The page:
Foreign volunteers come to the Israeli army with the idea that serving as a soldier will put them front and center in the news coming out of the Holy Land. “No longer will I simply read what is going on from afar,” thinks the starry eyed future lone soldier, “but I will became an actor, Teddy Roosevelt’s man in the arena, ‘whose face is marred by dust and sweat and blood.’” While there is no shortage of dust, sweat and blood in the army, few soldiers play a central role in the decisive politics of the Middle East. Most, for that matter, have no idea about regional politics. Not because they have no interest. Soldiers simply have few opportunities to follow the news. This is especially true if you are a new immigrant with weak Hebrew skills unable to breeze through a local newspaper with ease.
So when my fellow soldiers began muttering about politicians passing extremist legislation and people sleeping on the streets in protest (separate stories, as it turns out!), I decided the time was long past to catch up on the local news. What I read shocked me: a successful consumer uprising against the price of cottage cheese, a more dramatic if less successful tent city protest against high housing prices, a doctors strike that has continued for over four months and two inflammatory bills in the Knesset, one that was approved to make boycotting Israel illegal and a second that seeks to create governmental committees charged with investigating human rights organizations.
Good lord, what is happening in this country?
The medical system has essentially come to a standstill, as doctors fight for higher wages. The government, rather than come to some reasonable solution, has instead asked the population to avoid any medical necessities for the significant future!
Israelis are pointing to Israel’s Arab neighbors as compelling examples of citizen protest. The cottage cheese consumers followed suit, and forced producers to lower prices through a Facebook campaign that attracted over a hundred thousand supporters. As if to take the example of Tahrir Square one step further, away from the safe confines of social media and into the streets, thousands of folks across the country have pitched tent cities in urban centers to protest high housing costs. Most of these folks are young adults from the middle class, a mainstream protest that one academic noted “is revolutionary in a big way, the fact that middle-class students began to struggle, that they feel that there is no future within reach for them - we are talking about the mainstream of society - this has never happened in Israel.”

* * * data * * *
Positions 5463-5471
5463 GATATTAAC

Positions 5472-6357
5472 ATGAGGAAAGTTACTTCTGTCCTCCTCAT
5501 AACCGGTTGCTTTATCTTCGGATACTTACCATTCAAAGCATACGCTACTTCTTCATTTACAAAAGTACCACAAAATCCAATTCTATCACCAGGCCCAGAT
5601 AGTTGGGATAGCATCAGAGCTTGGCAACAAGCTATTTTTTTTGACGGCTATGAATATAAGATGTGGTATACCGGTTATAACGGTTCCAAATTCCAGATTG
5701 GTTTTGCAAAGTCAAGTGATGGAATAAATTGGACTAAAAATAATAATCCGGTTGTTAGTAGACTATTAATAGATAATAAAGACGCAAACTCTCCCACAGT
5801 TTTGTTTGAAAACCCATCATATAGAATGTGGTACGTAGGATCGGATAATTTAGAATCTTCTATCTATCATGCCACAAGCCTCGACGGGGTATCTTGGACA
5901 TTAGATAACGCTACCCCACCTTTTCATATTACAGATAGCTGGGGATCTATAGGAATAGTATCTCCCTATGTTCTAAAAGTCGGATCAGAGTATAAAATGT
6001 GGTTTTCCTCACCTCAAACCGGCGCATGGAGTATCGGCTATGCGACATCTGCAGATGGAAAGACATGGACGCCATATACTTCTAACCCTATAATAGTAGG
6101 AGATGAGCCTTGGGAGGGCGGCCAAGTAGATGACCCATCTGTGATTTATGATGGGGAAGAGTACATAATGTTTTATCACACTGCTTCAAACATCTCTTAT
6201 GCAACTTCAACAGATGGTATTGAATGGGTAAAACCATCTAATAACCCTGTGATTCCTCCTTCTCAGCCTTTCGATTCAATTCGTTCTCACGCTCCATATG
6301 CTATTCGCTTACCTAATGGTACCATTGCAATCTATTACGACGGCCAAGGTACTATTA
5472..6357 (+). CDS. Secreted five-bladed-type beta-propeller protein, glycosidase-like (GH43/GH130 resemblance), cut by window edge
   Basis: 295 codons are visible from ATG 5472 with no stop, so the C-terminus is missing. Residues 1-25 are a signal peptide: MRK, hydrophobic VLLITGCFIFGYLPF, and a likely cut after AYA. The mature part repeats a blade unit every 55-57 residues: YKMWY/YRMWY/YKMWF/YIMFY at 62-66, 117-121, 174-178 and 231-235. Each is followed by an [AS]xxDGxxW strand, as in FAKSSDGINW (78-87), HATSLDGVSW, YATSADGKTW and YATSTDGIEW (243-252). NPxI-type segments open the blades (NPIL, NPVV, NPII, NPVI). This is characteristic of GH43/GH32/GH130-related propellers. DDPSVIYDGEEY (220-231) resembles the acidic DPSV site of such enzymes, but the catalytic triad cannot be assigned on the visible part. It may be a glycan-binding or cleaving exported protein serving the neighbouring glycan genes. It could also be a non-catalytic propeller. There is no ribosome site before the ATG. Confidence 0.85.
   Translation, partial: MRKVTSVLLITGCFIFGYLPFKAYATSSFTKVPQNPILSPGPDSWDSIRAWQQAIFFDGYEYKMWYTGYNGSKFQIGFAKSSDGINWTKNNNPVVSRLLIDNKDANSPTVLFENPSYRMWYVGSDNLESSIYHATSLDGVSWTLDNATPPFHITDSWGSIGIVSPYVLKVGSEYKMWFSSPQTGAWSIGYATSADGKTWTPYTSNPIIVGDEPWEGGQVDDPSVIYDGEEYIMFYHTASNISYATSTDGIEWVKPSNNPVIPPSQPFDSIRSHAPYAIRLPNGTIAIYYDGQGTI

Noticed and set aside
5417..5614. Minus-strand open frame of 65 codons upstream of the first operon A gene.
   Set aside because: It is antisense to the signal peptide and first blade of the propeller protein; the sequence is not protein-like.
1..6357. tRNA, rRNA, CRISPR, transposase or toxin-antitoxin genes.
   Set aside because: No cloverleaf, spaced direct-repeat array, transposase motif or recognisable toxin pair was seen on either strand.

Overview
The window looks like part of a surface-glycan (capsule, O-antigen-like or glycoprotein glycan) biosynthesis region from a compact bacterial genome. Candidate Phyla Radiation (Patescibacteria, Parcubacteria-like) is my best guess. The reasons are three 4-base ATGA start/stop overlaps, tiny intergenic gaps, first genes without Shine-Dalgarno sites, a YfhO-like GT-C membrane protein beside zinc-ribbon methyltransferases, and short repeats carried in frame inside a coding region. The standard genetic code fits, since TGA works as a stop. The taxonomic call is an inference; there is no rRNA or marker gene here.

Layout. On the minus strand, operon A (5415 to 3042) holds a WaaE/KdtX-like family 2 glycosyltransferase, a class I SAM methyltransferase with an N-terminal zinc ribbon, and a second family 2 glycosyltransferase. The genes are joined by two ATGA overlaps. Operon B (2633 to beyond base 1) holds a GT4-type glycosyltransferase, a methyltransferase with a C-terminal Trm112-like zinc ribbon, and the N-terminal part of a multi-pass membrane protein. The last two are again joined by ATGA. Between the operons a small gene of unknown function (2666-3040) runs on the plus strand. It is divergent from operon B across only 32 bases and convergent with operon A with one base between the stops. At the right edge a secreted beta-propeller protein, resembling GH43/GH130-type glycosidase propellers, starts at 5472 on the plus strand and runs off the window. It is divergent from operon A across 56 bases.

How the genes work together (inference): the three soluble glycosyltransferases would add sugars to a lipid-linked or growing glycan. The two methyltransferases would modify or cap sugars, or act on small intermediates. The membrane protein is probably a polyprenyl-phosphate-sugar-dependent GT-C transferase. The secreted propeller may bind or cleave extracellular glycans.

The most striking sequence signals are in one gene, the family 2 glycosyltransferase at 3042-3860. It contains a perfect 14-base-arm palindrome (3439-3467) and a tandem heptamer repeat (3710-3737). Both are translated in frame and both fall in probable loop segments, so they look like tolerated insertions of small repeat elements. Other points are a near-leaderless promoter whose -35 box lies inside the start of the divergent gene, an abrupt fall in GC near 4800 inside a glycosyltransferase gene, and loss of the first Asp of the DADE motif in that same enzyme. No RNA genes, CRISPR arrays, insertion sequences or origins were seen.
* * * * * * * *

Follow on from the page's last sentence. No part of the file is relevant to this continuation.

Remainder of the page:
The democratic process is in the hands of professional politicians like Danny Danon, the sponsor of both extremist bills, who described the legislation as “a lesson in democracy” designed to punish “political organizations that are outside the consensus.” So much for what I was taught in elementary school, that democracy is designed to protect the rights of the minority, the same minority that deviates from the consensus.
It is small comfort to read the words of Danon’s party elders, longtime Likud leaders like Reuven Rivlin and Benny Begin (son of the former Likud leader and PM Menahem Begin) that have mournfully castigated their own party’s legislation as “threatening to catapult us into an era in which gagging people becomes accepted legal practice (Rivlin)” and “[casting a large banner over the Knesset] bearing the words: ‘Here, it is dark’ (Begin).” Such leaders echo back to a forgotten generation of Israeli politicians that, for all their mistakes, were (or at least, gave off the impression as) men and women of real substance and human empathy.
It is an even smaller comfort to consider that all these news-stories would be swept under the rug were a nasty security threat to rear its head. Israel cannot allow men like Ahmanijedad, Nasrallah and the trigger happy leaders of Hamas to distract the country from serious cracks in the social order. For all the propaganda Arab leaders have thrown against Israel, it is not hatred of the Jewish state that is driving the Arab masses into the streets. It is fractured social systems, states that fail to protect the weakest members (including those outside the consensus!) of the population.
A soldier whiling away time in the army while reading of such compelling national crises cannot help but wonder whether he is waging the right fight. Perhaps this soldier, and other young Zionists burning to make a real difference in this country, can remember what Teddy Roosevelt was speaking about when he called on his audience of young adults to become men in the arena, stained by dust, sweat and blood. The year was 1910 and the audience was a hall of young Frenchmen who within a decade would die as soldiers in the trenches of World War One. But Roosevelt was not calling on them to enlist. The title of his great speech was Citizenship in a Republic.
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